September 24, 1995
From 'CNN Presents' and Correspondent Jim Moret
Minutes after midnight June 13, 1994, Los Angeles police arrive at a bloody crime scene. They find no witnesses and no murder weapon, just two victims brutally stabbed to death. One is Ron Goldman, a 25-year-old waiter. The other, Nicole Brown Simpson, is the stunning ex-wife of football legend O. J. Simpson.
Simpson rushes home from a business trip to Chicago and talks to police. "It is not my belief that he's being treated as a suspect," says Howard Weitzman, Simpson's lawyer, at a press conference. But within days, Simpson is the prime suspect. He promises to surrender, then disappears. (128K AIFF sound or 128K WAV sound)
The famous low-speed chase rivets a nation, and at his Brentwood home, Simpson surrenders. The star athlete now faces prosecutors convinced he's guilty of murder.
Simpson assembles what's called a legal dream team to fight the charges in court and after two months of intense screening, a majority black jury is picked -- twelve people Simpson's lawyers call a jury of his peers. "I think we have, hopefully, 12 people who can be fair and impartial," asserts Simpson attorney Johnnie Cochran.
As jurors assemble inside the courtroom, satellite trucks, cameras, and souvenir hawkers create a circus outside and L.A. County spends $8 million on lawyers and logistics. (34K AIFF sound or 34K WAV sound)
Millions of viewers a day watch the case on TV. One study says U.S. industry loses more than $25 billion as riveted workers turn away from their jobs to the trial. The case leaves Americans talking about race and police misconduct as the defense vilifies a key prosecution witness as a racist, rogue cop who framed O. J. Simpson. "First thing -- anything out of a nigger's mouth for the first five or six sentences if a f--ing lie," says detective Mark Furhman in an a taped interview.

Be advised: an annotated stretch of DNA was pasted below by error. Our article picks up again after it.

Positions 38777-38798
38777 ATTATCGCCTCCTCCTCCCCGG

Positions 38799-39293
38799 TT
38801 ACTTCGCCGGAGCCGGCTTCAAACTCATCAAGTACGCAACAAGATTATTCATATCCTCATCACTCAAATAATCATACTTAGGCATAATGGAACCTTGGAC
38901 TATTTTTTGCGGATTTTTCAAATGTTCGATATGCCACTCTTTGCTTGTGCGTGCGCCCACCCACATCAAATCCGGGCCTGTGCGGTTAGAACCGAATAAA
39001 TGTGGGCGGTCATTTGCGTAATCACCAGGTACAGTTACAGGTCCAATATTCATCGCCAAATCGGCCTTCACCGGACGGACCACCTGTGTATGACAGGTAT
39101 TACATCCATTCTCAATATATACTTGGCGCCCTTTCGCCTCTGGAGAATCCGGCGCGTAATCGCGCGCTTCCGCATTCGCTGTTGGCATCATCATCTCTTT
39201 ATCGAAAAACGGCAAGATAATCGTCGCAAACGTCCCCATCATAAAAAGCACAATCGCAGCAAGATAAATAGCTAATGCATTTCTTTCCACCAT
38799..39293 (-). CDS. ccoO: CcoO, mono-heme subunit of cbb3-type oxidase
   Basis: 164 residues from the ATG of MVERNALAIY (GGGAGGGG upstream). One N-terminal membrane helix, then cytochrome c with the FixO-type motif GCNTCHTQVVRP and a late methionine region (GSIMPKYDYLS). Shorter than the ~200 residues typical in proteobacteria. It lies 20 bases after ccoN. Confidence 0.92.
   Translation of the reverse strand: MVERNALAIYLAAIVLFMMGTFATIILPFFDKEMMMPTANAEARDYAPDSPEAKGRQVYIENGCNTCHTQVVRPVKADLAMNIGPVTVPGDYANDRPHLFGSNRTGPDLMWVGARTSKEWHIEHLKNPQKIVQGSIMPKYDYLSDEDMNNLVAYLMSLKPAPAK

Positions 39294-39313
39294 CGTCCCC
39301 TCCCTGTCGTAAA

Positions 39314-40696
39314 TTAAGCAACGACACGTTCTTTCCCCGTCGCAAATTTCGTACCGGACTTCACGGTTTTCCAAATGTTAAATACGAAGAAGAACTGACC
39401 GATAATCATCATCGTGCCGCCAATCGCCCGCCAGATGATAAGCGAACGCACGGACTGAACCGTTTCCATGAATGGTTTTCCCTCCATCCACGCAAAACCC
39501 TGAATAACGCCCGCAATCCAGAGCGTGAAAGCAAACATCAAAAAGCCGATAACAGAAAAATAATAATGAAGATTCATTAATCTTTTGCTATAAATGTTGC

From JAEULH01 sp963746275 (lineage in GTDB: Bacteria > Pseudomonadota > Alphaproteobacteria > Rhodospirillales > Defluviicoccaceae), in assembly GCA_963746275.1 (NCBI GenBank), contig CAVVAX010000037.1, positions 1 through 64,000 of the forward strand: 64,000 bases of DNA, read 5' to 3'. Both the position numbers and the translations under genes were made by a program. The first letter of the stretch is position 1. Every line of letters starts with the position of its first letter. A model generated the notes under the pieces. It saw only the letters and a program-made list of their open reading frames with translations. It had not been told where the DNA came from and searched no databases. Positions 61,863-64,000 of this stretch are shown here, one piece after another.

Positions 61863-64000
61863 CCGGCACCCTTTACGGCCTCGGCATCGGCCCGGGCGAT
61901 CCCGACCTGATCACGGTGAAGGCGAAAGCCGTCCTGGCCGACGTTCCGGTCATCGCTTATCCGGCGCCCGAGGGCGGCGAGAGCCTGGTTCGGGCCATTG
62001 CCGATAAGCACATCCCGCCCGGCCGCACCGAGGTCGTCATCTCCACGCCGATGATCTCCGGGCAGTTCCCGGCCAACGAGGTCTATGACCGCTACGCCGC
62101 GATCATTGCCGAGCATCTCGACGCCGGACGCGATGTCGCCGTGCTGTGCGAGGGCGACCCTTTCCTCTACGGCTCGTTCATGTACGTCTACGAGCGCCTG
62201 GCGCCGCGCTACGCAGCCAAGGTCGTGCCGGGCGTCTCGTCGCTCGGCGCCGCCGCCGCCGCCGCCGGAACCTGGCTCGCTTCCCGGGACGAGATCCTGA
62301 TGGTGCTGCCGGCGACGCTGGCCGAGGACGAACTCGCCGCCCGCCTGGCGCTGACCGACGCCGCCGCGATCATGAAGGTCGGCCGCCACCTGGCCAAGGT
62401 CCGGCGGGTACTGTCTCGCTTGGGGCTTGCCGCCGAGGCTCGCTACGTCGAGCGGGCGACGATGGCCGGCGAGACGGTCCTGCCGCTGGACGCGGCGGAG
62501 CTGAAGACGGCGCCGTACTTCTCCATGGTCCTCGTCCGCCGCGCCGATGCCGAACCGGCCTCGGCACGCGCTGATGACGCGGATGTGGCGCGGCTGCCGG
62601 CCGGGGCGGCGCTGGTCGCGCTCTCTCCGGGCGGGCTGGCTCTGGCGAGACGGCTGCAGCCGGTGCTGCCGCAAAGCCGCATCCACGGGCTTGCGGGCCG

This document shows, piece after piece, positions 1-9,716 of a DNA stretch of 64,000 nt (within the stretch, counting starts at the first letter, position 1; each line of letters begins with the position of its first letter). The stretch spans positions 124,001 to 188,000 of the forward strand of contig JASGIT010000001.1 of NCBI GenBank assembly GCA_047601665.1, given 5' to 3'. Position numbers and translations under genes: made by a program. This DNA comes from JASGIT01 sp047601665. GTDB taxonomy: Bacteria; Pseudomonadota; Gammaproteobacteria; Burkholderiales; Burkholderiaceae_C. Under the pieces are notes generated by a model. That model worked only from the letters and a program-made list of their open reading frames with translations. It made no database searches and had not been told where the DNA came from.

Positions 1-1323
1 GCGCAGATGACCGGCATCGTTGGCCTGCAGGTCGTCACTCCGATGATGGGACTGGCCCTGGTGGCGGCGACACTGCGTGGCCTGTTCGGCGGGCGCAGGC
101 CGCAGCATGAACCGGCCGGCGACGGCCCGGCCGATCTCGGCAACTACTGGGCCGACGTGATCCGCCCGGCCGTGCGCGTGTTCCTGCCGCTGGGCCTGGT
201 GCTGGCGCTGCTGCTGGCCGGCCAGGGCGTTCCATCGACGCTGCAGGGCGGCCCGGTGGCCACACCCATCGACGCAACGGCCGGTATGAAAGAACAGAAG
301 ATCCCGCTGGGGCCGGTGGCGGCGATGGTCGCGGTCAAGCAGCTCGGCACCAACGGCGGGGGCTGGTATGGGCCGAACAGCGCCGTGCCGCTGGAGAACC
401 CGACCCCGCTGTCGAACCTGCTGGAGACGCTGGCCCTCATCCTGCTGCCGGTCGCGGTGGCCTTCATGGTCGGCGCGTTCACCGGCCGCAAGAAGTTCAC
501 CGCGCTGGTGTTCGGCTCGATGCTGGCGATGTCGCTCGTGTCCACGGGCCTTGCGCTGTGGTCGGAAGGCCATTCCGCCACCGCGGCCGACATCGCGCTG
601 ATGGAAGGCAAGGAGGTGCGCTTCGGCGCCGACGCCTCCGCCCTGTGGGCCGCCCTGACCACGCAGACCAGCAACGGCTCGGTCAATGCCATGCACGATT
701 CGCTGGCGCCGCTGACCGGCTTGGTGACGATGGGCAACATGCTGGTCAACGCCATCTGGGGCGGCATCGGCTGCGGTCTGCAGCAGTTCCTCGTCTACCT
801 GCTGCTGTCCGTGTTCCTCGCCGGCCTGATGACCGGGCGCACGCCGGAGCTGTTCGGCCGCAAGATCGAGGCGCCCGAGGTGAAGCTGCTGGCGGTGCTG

The trial focuses national attention on a host of issues, but for the jury of 12, there's only one decision -- guilt or innocence. Judge Lance Ito instructs them to consider only facts in evidence and to acquit O. J. Simpson if they have reasonable doubts about his guilt or convict him if they don't.
Simpson's lawyers want to convince all 12 jurors he's innocent, but they'll take only one -- one hold-out can hang the jury and end the trial without a conviction.
"Obviously, a defense lawyer wants all 12 jurors, but if he can't have 12, one will do because hanging a verdict is just -- is almost as good as winning a case," explains CNN legal analyst Greta Van Susteren.
On the other side of the legal war, the prosecution must win all 12 jurors' votes to declare victory, leaving no room for reasonable doubt.
"If there's two reasonable interpretations of the evidence -- meaning circumstantial evidence -- and one points to the defendant's innocence and one points to the defendant's guilt, the jury must adopt that interpretation that points to the defendant's innocence," says legal analyst Roger Cossack.
As the jury weighs the evidence and the nation awaits the verdict, O. J. Simpson's future and his freedom hang in the balance.
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